Saturday 25 November 2017

Furlong's full circle

Saturday’s showdown with France a reminder to Leinster prop of how far he has come in 12 months

Tadhg Furlong’s performances for Leinster and Ireland this season have put him in contention for a place in the Lions squad. Photo: David Maher/Sportsfile
Tadhg Furlong’s performances for Leinster and Ireland this season have put him in contention for a place in the Lions squad. Photo: David Maher/Sportsfile
Ruaidhri O'Connor

Ruaidhri O'Connor

As Lions talk builds and his reputation continues to grow, Tadhg Furlong sometimes has to remind his audience how new he is to all of this.

This week, Martin Johnson lent his name to the growing clamour for the Campile native’s inclusion on the plane to New Zealand on the back of a body of an impressive body of work this season. He is the form No 3, but on Saturday he will be reminded of how far he has come in the space of a year.

Last season’s 10-9 defeat to France is not a match anyone wants to remember, but it is seared into Furlong’s memory.

Mike Ross’s injury had allowed the then 23-year-old make his Six Nations debut a week previously against Wales and he kept his place for the trip to Paris. He replaced Nathan White after 62 minutes with Ireland camped on their own five-metre line and immediately threw himself into the action.

Signalled

Rob Kearney managed to hold Damien Chouly up over the Irish line and after Romain Poite signalled a scrum, Furlong entered the longest six minutes of his professional career as Eddy Ben Arous put the squeeze on and the crowd endured set after set with several penalties thrown in.

Ultimately, a Johnny Sexton injury delay allowed Ireland get their scrum together but the ball spurted out of the scrum and Maxime Medard took full advantage to score.

It would prove to be the pivotal moment in the game and Furlong wasn’t seen in green again until the summer tour of South Africa when he began his bid to become Ireland’s regular starting tighthead prop; a battle he has now won.

As with most props, the difficult days are part of the rite of passage.

“Yeah, it was scrum after scrum and we got a good scrum at the end of it and the ball spurted out and they ended up scoring off it,” he recalled this week

“It was challenging, I suppose I never felt something like that before, the way it was coming across from the tighthead and the hooker and the loosehead walking around.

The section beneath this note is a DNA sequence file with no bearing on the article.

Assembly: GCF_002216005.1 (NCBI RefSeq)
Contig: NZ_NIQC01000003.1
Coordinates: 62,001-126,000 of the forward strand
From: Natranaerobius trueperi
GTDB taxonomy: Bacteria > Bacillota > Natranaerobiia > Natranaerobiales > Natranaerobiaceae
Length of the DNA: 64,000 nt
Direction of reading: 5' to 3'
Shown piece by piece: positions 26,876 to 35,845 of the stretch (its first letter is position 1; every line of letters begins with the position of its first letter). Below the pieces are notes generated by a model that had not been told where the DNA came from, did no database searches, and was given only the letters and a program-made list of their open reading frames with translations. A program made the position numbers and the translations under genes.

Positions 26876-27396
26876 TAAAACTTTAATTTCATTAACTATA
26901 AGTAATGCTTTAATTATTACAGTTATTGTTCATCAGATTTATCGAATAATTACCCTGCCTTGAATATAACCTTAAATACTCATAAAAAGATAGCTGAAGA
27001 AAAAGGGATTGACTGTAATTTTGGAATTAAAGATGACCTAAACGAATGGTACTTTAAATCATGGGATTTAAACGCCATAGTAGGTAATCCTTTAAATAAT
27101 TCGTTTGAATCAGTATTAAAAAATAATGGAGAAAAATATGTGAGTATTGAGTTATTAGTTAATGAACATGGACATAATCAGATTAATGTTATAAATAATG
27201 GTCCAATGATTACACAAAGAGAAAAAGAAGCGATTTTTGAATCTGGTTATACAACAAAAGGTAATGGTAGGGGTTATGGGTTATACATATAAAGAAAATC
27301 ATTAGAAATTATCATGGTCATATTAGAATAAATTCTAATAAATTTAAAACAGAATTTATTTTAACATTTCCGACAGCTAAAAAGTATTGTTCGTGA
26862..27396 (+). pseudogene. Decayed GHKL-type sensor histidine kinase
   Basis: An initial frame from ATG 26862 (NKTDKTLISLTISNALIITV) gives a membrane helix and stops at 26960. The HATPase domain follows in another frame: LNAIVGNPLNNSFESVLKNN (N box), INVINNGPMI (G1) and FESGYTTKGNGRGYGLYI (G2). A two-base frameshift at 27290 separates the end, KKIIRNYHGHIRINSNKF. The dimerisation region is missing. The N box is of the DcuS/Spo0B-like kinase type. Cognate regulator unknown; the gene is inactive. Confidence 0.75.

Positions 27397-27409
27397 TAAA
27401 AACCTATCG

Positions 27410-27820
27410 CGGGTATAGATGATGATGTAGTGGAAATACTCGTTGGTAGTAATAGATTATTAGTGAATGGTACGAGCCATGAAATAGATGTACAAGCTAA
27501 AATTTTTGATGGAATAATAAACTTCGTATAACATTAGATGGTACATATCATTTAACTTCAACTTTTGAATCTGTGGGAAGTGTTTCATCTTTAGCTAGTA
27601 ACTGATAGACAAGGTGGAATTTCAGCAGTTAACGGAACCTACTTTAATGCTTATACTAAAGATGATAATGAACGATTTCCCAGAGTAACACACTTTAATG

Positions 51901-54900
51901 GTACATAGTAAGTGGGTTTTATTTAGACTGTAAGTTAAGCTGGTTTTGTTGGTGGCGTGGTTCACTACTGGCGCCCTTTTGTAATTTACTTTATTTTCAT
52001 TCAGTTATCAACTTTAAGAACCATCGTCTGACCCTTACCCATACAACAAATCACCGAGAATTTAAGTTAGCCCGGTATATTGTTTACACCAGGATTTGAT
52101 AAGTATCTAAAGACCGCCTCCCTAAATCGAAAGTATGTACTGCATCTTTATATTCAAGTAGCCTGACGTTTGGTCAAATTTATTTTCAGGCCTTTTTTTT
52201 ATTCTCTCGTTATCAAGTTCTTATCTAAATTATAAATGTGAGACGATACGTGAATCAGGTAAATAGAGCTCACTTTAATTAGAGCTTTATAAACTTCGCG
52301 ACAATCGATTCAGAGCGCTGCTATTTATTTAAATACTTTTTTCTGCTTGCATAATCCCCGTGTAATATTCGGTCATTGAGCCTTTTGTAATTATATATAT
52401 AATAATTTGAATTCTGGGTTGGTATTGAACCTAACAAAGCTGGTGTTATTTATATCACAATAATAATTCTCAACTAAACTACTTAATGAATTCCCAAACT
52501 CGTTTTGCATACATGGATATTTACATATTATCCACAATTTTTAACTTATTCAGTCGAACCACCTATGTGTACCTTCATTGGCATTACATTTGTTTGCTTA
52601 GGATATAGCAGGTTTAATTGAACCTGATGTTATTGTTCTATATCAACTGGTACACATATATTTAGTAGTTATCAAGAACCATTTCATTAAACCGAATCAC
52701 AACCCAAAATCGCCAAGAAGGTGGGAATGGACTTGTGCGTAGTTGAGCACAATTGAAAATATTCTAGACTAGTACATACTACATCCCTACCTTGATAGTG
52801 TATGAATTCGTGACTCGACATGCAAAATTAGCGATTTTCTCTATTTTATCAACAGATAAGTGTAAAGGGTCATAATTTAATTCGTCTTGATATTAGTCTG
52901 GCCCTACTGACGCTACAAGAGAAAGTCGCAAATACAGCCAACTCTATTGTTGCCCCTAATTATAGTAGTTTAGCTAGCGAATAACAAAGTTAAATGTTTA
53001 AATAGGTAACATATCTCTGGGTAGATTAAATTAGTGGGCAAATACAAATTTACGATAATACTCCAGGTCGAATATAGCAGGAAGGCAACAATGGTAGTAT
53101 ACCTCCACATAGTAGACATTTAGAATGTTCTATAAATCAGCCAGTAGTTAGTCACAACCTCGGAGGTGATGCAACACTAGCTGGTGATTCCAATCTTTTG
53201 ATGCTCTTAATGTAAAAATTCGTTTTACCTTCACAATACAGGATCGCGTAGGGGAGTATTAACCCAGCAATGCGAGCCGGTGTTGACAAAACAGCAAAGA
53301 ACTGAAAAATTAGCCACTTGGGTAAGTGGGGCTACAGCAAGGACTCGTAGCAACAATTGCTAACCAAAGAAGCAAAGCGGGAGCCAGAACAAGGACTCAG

“It’s something you see again, Castres scrummage in a very similar way. They probably wouldn’t have the personnel to execute as well as France do. But you see it creeping up and you learn from your experience. I suppose that’s all you can do really, learn your lesson.

“I still don’t know everything, I still don’t know it all.

“You just try to get those situations, solve it on the field if you can and if you can’t just do your work, what way could the scrum have done it better?

“Scrummaging is very rarely one man or two men’s fault because there is so much going on, you’re relying so much on everyone else, they’re relying so much on you.

“The way you scrummage, the way you are as a unit, can overcome problems, not one man on his own.”

While the big moments have garnered attention, it the nuts and bolts of his game that have impressed Joe Schmidt and Greg Feek as he grows into the role so long held by John Hayes and Ross. Against Scotland and Italy, the scrum has had the upper hand, but this is a step up in class.

“We just try to get good ball to play off, really, try to paint good pictures for the referee and try to stay as straight as we can,” he said of Ireland’s set-piece.

“We got a little bit of reward against Scotland and against Italy as well after putting them under pressure early. There is plenty still to work on and France are a bit of a different challenge in the way that they scrummage (compared) to Scotland and Italy.

“They haven’t given their opposition much ball to play off at all. For us, that’s really low statistically and obviously we want to play off the back of the scrum, get our backs going and the ball moving so that’s a huge challenge.

“Rabah Slimani has been coming off the bench and he is a good scrummager off the angle. Both hookers are strong men and the looseheads as well. It’s just about us having a plan and getting the first part of our scrum right.

“France are playing really well. Being a prop and trying to analyse their scrum, there is that fear of if you don’t get your stuff right, you’re not on point, then it’s going to be a tough day at the office. There’s a fear that if you don’t work hard in defence then they could tear you open, they could create something out of nothing.”

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